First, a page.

Winter sports at Trinity-Pawling are well underway, with each team celebrating key wins over big rivals. Basketball beat Kent on January 17 by one point (59-58) in a dramatic, come-from-behind win after being down all game. On December 13, hockey battled past Avon 4-3 at Avon in a tough contest. Wrestling swept a quad meet on January 17 that included victories over Avon, Loomis, and Hopkins. Squash had a great match against Suffield Academy on December 10; the Pride were able to rally 4-3. Skiing snagged a victory from Loomis during their race at Butternut Mountain on January 21.
Visit Trinity-Pawling Athletics for more scores and details. Go Pride!
Erik Olstein’s passion for Trinity-Pawling’s singular education is palpable through the phone lines of his company headquarters in Purchase, NY, where the 1986 alumnus and father of three—two sons are also graduates and the third is currently a sophomore—serves as President and Chief Operating Officer of the eponymously named Olstein Funds. That zeal, explains Olstein, is born of the values that were inculcated during his three years at T-P. “Then as now,” he says, “the school community instills that you have to advocate for yourself while also caring about your peers. You can’t be a man of character unless you are concerned with the welfare of those around you.”
Recently, Olstein put those values into action with a generous gift to his alma mater, creating the Joan and Elliot M. Olstein Endowment Fund to honor the parents who made possible his and brother Jon’s (Class of 1987) T-P educations AND to ensure that future generations of students will be as well served as his family has been. Income from the fund, which is unrestricted, eventually will be channeled to those projects and programs that T-P and its board of trustees deem most critical to the growth of the school and its faculty and students.
A trustee at T-P since 2006, Olstein, who participated in long-range planning for Trinity-Pawling in 2010 and more recently co-chaired the search committee for the new head of school, explains that, for him, giving to the endowment serves two crucial purposes: “One, it ensures the school’s financial future, because we don’t want to be in a situation where we are tuition-dependent. Two, in addition to the Annual Fund, it provides a vehicle for giving back yearly to the school for which my family and I have a lot of love; in other words, it’s a legacy.”
The Trinity-Pawling Board of Trustees invites all members of the T-P family to attend a dinner celebration for Arch and Gay Smith on May 1 on the Trinity-Pawling campus. Invitations will follow in late February…save the date today!
Meanwhile, we are gathering stories and messages to share in an online archive for Arch and Gay, as well as in the spring issue of the Trinity-Pawling magazine. Share a memory or send a personal thank-you by emailing Allison Baker, director of alumni engagement and communication.
You are also welcome to share photos on social media. Be sure to tag @trinitypawlingschool and use #tpshoutout . Your profile must be public, otherwise please email your posts to Allison Baker.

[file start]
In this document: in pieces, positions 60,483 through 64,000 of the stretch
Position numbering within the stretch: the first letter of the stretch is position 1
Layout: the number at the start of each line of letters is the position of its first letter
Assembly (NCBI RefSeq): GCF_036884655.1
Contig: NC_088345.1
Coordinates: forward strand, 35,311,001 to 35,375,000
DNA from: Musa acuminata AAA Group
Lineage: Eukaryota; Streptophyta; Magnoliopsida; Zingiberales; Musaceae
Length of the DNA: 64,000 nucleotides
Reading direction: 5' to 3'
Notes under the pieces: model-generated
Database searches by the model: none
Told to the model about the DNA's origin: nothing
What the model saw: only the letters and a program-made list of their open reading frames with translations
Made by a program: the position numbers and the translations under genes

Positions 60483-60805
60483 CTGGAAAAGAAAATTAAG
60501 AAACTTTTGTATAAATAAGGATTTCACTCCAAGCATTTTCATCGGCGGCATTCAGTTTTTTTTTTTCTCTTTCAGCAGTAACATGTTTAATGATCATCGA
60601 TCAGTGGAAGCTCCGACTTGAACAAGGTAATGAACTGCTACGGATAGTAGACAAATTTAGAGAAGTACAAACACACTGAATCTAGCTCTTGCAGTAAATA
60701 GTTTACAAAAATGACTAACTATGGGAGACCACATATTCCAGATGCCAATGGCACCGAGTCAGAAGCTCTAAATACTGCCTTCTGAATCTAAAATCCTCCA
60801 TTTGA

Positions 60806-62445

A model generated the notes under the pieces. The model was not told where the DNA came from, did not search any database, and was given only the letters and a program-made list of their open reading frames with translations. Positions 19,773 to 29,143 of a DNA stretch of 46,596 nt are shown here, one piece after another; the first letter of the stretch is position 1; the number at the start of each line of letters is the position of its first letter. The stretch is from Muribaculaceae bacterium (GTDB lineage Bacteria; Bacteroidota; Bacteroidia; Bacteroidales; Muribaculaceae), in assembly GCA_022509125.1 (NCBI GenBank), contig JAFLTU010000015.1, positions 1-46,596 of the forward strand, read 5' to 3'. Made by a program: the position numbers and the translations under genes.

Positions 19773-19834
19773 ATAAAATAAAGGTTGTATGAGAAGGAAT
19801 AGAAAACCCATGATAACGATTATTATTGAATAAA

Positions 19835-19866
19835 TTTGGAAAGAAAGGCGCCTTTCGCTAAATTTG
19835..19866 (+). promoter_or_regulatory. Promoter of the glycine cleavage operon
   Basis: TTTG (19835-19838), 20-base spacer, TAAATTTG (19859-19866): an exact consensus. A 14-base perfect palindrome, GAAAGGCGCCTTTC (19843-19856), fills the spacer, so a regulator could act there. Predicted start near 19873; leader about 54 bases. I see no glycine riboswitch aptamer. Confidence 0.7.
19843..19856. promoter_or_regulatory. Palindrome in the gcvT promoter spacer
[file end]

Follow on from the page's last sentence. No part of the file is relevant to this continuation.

In this special year of celebration, Trinity-Pawling is visiting more cities than ever before. We hope to see you this spring in one of the following locations. Join us for networking, memories, food and fellowship—and to say farewell to Arch and Gay Smith.
Atlanta – February 23
Dallas – February 24
San Francisco – February 26
Miami – March 11
Jupiter – March 12
New Jersey – March 31
Chicago – April 14
For more information, contact Beth Bryant at 845-855-4811 or firstname.lastname@example.org
See photos from our fall events in the Trinity-Pawling Flick gallery.
When you give to the Trinity-Pawling Fund, you provide the mentors and programs that truly change boys’ lives. The Pride has raised 75% of its dollar goal so far—join in today with your support.
Your gift can be of any amount—it’s your participation that matters most of all. Help sustain the transformative power of a Trinity-Pawling education and make your gift today. Thank you.
We need you! Two anonymous young alumni have generously pledged to match every gift that comes in during the month of February from their fellow young alumni. For each gift, these two will add an additional $50 to the Trinity-Pawling Fund, up to a total of $5,000.
The record is 83 gifts in one month. Can we beat it? You bet we can!
Don’t let Carp down! Join your fellow alumni and help meet the challenge. Make your gift today.
Go Pride–Go Big Blue!
Trinity-Pawling alumni now have access to a new mobile app that shows the location of T-P alumni world-wide. Use the app for networking, to find classmates, submit news and class notes, and to receive the latest School news.
The app is free, powered by EverTrue, and syncs automatically with your LinkedIn profile. Download available for both Apple and Android devices.
As a recent graduate of New York City’s School of Visual Arts working in advertising, Hyui Yong Kim ’06 noticed something about ads promoting his native Korean culture in the United States. “I wasn’t sure who they were talking to, or what they were trying to say,” he remembers. “I felt like there was no strategy behind it and I wanted to find a better way to communicate our culture to the American people.” Then in 2012 he was asked to design a logo and brand for Stigma & Cognition New York, a non-profit created to foster cultural understanding through clever, not to mention stylish, presentations of Korean culture and history. Before long, Kim had signed on as one of the group’s founding members.